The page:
Ask the Briefcase Coach: Salary Negotiation for an internal promotion

A software developer with 4 years of experience contacted me recently about with a question regarding salary negotiation for an internal promotion. 

Would love to know what you think about my response:

Internal promotion salary negotiations are a little tricky because at the end of the day, regardless of the outcome, you will still be working there. That being said, you are in a high demand field where there are few workers and the need is great. From years in HR, I know that most employers offer internal promotion salaries using a calculation. Many look at what you are currently making ( and where you are in the range– are you making 50% of the range for the job you are currently in?), your years of experience and where your new colleagues are in the new role in the range. 

For HR departments that base salaries off of calculations, internal salary negotiations aren’t too common. When I’ve seen them happen, sharp employees bring clear evidence as to why they need ___% more. For example:

If you are currently making $68,600 in your role as a software developer with no direct reports and 4 years of experience– that’s relatively average pay for an entry level developer in the state you are currently living in. If they offer you $72,400 — a 5.86% increase and you feel that you are being underpaid– you could consider the following:

1. Know the range of the position you are being considered for. This is important. If the range is $72,000-90,000 you will have a greater chance at being successful than if the range is 55,000-78,000.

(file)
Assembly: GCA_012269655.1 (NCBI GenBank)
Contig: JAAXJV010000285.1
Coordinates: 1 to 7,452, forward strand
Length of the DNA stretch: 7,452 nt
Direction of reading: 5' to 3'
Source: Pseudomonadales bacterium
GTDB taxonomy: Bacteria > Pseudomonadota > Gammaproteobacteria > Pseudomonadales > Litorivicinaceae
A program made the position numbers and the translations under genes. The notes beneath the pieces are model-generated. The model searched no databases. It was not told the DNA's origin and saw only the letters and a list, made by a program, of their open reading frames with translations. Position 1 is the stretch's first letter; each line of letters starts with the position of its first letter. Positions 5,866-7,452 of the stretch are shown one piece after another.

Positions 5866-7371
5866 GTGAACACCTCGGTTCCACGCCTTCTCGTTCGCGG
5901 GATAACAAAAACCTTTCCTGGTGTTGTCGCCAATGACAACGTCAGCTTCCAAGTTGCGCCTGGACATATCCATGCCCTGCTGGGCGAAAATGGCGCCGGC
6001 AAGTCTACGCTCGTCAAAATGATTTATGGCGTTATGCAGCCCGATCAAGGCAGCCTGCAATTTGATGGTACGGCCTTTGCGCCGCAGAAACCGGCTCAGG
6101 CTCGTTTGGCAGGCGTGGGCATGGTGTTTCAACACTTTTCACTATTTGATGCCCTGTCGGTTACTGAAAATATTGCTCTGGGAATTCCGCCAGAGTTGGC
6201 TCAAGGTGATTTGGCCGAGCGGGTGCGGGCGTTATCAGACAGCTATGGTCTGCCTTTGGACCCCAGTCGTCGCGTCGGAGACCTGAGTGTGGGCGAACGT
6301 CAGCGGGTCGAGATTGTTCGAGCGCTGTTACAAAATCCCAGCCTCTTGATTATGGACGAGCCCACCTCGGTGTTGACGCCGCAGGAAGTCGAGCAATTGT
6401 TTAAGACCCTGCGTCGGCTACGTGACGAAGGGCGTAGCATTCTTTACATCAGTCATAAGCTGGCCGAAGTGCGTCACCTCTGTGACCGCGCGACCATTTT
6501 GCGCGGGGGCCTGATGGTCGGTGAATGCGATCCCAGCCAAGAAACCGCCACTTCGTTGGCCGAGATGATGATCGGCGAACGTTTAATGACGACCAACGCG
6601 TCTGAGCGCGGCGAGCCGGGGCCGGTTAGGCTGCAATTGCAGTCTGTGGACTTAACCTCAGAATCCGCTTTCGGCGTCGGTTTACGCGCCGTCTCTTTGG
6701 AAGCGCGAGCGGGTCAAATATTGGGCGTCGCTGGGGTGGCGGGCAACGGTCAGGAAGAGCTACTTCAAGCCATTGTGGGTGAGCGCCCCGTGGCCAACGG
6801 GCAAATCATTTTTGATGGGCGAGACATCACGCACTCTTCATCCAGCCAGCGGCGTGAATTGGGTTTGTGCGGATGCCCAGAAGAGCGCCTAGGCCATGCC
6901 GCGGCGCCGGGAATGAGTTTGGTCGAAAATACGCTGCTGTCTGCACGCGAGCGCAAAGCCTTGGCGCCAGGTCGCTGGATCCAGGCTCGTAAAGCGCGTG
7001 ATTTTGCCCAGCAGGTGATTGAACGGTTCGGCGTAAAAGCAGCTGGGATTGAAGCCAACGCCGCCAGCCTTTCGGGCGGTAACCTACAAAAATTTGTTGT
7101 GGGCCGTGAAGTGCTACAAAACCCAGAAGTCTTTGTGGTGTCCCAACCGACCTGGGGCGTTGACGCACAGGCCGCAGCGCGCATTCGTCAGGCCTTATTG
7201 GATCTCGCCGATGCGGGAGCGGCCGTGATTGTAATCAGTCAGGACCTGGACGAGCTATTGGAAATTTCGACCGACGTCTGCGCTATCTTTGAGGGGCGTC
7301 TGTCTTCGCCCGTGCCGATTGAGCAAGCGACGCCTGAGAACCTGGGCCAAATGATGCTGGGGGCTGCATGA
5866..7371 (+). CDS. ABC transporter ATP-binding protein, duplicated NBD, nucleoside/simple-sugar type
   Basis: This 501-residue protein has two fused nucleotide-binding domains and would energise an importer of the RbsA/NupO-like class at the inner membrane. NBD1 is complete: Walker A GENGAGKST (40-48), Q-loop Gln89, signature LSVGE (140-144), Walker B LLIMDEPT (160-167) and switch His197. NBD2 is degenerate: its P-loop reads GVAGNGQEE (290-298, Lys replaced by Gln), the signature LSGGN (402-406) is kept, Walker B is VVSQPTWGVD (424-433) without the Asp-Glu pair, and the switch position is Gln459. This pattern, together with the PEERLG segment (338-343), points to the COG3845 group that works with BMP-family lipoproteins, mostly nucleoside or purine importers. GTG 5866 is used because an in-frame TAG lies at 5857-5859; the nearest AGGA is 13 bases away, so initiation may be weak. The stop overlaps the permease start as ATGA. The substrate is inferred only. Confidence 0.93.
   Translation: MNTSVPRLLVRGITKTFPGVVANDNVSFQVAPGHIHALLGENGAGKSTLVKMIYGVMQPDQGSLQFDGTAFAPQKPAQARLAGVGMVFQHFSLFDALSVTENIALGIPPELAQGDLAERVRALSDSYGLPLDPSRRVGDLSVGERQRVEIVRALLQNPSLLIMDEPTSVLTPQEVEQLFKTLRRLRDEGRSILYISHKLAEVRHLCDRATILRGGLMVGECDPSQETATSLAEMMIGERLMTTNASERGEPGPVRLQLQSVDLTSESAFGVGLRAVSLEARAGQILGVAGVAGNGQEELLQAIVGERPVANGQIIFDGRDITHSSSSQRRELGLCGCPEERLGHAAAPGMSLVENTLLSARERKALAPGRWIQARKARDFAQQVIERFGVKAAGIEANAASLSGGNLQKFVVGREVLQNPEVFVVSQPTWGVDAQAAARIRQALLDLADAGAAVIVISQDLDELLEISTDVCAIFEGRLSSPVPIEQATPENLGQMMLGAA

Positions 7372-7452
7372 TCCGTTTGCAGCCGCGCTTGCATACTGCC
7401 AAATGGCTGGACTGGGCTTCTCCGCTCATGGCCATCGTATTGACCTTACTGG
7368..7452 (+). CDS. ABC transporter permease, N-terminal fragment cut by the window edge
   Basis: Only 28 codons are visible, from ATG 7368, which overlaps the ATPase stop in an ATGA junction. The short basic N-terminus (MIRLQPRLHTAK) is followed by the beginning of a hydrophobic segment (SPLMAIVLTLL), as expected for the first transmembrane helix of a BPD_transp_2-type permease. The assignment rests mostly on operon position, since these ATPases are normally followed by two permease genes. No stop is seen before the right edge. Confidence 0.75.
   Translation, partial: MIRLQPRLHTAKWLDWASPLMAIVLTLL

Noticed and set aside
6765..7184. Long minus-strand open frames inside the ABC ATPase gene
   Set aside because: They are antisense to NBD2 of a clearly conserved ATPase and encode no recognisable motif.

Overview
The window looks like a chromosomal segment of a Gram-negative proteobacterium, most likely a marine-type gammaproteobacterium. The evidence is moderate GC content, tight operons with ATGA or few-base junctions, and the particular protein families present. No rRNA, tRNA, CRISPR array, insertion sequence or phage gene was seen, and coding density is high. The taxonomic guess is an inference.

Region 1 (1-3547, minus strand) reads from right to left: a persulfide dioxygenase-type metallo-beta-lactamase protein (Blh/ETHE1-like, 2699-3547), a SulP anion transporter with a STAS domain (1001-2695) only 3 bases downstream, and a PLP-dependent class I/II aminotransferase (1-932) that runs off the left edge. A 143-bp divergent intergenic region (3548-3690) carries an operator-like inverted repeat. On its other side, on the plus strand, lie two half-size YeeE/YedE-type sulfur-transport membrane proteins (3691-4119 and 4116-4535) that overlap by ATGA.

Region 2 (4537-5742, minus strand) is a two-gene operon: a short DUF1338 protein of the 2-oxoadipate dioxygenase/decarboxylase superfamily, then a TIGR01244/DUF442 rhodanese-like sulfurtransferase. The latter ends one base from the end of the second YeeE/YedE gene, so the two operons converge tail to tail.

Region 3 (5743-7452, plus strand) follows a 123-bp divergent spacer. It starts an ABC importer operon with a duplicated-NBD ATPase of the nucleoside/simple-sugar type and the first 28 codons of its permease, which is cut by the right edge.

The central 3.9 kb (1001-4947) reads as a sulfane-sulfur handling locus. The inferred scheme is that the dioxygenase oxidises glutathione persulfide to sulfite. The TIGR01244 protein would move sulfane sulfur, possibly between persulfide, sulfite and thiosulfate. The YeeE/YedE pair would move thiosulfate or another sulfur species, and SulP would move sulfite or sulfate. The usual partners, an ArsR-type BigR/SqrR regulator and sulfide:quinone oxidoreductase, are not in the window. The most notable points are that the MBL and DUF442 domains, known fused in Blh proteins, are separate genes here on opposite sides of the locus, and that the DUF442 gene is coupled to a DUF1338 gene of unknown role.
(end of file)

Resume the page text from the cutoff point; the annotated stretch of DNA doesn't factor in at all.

2. Make sure you are negotiating with the right person. Sometimes the manager who you will be reporting to has no say at all.  

3. Prepare for your negotiations with data on comparable salaries and wages. Glassdoor can be helpful– but industry/association data can be more powerful. 

4. Always show that you’re excited about the job and remain positive even if the base offer isn’t what you expected.

Show them you want the job by starting the negotiation with positive phrases like, “I’m excited to work with your team” or “I’m eager to start working and I know that I’d make a good contribution to the company.” Complaining about the salary right off the bat shows disregard for the opportunity they gave you, and that you’re difficult to work with.

Here is a script:

“Thank you for this opportunity. I’m excited to start working with your team, however, I hope we can explore the possibility of $77,000 (*a 13.2% increase from $68K). I think that amount better reflects the job scope of the position and my previous experience in this field.”

 “Your salary history shows this offer is already an increase for you”

“Yes, I made less at my last job. But the additional training and experienced I’ve gained during that period warrants an increase. What I’m paid right now is also below the market rate

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